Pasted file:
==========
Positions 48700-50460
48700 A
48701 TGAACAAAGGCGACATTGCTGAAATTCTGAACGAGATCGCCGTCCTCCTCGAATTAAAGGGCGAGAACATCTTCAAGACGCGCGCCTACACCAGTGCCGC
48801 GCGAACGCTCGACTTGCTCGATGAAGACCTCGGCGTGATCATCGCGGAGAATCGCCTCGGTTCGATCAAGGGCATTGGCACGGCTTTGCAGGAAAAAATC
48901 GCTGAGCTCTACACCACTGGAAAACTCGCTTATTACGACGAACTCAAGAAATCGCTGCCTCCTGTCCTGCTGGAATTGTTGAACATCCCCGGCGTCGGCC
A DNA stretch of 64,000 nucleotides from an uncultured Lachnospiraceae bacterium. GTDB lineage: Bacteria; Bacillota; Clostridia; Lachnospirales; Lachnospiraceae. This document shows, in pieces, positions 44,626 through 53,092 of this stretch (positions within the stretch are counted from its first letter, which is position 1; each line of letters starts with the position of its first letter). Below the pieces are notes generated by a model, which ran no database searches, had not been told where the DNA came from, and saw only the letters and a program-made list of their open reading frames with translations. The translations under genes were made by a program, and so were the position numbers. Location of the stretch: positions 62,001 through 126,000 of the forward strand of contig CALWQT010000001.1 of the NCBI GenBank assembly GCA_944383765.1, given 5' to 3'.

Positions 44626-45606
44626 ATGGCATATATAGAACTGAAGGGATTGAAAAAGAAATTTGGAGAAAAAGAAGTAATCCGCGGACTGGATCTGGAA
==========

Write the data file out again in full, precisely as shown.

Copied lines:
Positions 48700-50460
48700 A
48701 TGAACAAAGGCGACATTGCTGAAATTCTGAACGAGATCGCCGTCCTCCTCGAATTAAAGGGCGAGAACATCTTCAAGACGCGCGCCTACACCAGTGCCGC
48801 GCGAACGCTCGACTTGCTCGATGAAGACCTCGGCGTGATCATCGCGGAGAATCGCCTCGGTTCGATCAAGGGCATTGGCACGGCTTTGCAGGAAAAAATC
48901 GCTGAGCTCTACACCACTGGAAAACTCGCTTATTACGACGAACTCAAGAAATCGCTGCCTCCTGTCCTGCTGGAATTGTTGAACATCCCCGGCGTCGGCC
A DNA stretch of 64,000 nucleotides from an uncultured Lachnospiraceae bacterium. GTDB lineage: Bacteria; Bacillota; Clostridia; Lachnospirales; Lachnospiraceae. This document shows, in pieces, positions 44,626 through 53,092 of this stretch (positions within the stretch are counted from its first letter, which is position 1; each line of letters starts with the position of its first letter). Below the pieces are notes generated by a model, which ran no database searches, had not been told where the DNA came from, and saw only the letters and a program-made list of their open reading frames with translations. The translations under genes were made by a program, and so were the position numbers. Location of the stretch: positions 62,001 through 126,000 of the forward strand of contig CALWQT010000001.1 of the NCBI GenBank assembly GCA_944383765.1, given 5' to 3'.

Positions 44626-45606
44626 ATGGCATATATAGAACTGAAGGGATTGAAAAAGAAATTTGGAGAAAAAGAAGTAATCCGCGGACTGGATCTGGAA